The company cannot deduct a dividend paid
to a shareholder and the shareholder is forced to pay income taxes on the dividend even
though the income has already been taxed at the corporate level.
It appears that this particular company will win its case in this instance. An appeals court
supported the company's position and remanded the case to the trial court.
The company claimed
that the CEO's salary was tied to a formula which had been in place since the company's
inception and his earnings were extremely low in the early years. The company also made
the arguments that its outside investors were pleased with the company's performance and
that the CEO also served as COO and worked long hours.
All of these are valid arguments when looking at executive
compensation as the appeals court pointed out. Perhaps the company's strongest argument
was that the compensation formula had been in place for years. If the executive has an
economic risk (i.e. his earnings fall with profits), which was certainly the case here,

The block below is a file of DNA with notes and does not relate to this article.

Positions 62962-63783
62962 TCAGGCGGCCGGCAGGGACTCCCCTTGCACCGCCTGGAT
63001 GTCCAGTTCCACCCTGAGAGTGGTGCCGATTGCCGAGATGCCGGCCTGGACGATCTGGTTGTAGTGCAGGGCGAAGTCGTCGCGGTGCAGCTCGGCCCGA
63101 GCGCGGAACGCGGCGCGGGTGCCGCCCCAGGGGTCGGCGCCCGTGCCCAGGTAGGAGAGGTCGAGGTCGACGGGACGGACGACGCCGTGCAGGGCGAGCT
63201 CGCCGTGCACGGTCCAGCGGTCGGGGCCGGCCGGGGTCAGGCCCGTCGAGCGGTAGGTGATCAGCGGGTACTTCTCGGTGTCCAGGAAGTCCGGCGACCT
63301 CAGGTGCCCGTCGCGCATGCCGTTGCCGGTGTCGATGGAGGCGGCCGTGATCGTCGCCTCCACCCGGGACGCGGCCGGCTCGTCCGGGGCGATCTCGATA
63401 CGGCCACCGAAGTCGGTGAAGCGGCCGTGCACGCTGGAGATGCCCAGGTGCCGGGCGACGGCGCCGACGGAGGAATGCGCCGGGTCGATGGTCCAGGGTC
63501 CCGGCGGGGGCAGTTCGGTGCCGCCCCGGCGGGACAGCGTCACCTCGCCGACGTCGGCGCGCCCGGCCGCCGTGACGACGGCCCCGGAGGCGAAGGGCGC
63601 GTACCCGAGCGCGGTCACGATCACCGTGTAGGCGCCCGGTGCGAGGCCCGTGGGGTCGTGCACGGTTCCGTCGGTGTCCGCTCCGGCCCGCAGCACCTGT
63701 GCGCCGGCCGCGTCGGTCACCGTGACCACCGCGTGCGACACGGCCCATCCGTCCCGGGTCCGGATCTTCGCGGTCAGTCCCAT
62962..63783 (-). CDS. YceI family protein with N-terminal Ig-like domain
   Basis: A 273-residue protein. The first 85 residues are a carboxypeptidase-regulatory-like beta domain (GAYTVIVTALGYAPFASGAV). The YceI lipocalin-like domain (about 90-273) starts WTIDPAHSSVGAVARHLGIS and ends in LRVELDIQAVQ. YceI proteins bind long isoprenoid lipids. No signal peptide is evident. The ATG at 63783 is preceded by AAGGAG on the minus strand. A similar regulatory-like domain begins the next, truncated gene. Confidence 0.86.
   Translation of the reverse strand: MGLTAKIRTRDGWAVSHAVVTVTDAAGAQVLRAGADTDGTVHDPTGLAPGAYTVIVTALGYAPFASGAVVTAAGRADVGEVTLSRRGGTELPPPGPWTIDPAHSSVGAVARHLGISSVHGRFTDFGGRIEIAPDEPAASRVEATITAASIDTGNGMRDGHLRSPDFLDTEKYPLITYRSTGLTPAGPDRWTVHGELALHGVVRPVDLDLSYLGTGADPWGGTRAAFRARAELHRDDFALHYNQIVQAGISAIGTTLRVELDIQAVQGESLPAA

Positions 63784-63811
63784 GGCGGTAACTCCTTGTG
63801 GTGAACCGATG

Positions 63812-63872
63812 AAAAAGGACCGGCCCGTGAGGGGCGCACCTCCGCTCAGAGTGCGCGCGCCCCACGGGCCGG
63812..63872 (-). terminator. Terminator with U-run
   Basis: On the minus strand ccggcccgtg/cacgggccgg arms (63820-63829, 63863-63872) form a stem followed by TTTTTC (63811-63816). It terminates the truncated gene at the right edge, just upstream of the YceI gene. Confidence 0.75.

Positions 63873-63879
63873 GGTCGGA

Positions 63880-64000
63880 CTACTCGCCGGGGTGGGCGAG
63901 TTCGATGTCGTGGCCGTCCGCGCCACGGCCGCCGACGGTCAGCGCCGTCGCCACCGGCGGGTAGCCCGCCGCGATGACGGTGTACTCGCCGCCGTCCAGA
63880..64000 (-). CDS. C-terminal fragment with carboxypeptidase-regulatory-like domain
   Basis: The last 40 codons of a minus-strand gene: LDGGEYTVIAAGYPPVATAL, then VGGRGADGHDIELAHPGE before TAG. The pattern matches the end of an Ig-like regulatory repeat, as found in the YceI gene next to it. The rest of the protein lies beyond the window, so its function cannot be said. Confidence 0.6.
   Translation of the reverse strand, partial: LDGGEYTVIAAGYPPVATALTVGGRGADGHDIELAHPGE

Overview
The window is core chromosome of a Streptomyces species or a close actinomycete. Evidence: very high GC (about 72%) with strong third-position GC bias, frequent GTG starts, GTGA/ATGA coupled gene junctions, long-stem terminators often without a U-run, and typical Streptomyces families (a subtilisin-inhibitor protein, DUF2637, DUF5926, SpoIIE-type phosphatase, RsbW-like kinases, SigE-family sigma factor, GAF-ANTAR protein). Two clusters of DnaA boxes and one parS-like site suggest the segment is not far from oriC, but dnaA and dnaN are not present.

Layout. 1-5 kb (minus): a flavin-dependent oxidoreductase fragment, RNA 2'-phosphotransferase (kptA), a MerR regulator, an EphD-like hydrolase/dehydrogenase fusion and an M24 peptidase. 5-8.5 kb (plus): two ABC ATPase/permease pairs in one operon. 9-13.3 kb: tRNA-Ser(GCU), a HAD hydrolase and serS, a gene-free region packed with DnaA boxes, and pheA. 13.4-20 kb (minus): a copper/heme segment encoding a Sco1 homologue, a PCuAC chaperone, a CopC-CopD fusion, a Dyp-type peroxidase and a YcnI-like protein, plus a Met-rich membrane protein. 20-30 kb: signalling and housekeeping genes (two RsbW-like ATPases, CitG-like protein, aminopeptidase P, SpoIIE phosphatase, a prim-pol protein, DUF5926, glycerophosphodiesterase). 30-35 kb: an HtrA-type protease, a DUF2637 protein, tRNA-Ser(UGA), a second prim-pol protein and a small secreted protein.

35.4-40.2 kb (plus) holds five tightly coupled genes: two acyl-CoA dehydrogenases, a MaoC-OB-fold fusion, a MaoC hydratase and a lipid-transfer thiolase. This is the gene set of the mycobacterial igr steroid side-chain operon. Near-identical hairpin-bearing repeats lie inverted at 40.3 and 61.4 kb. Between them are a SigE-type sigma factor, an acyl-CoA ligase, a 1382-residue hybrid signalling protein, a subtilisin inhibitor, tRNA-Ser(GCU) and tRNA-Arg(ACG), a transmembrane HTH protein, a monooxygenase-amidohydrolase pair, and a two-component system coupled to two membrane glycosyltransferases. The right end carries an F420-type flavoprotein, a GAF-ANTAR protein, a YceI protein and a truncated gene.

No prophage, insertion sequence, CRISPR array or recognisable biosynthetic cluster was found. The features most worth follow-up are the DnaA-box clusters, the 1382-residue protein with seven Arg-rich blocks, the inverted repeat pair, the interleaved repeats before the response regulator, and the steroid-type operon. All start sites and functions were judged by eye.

the company's arguments are strengthened considerably.
One of the primary challenges the IRS makes in regard to executive
compensation is the independent investor test. Quite simply, the IRS looks at a given
situation and asks if an independent investor would pay the executive an amount equal to
what he is currently earning. As we all know, in the case of many closely-held companies,
that would not be the case.
Does that mean the compensation is automatically considered
excessive? Not necessarily. The rules do allow considerable leeway in establishing
salaries, but you must be careful and document your decisions well. If you feel that your
company is at risk in this area, we can work with you to examine the options and develop a
compensation plan that is consistent and in compliance with established rules.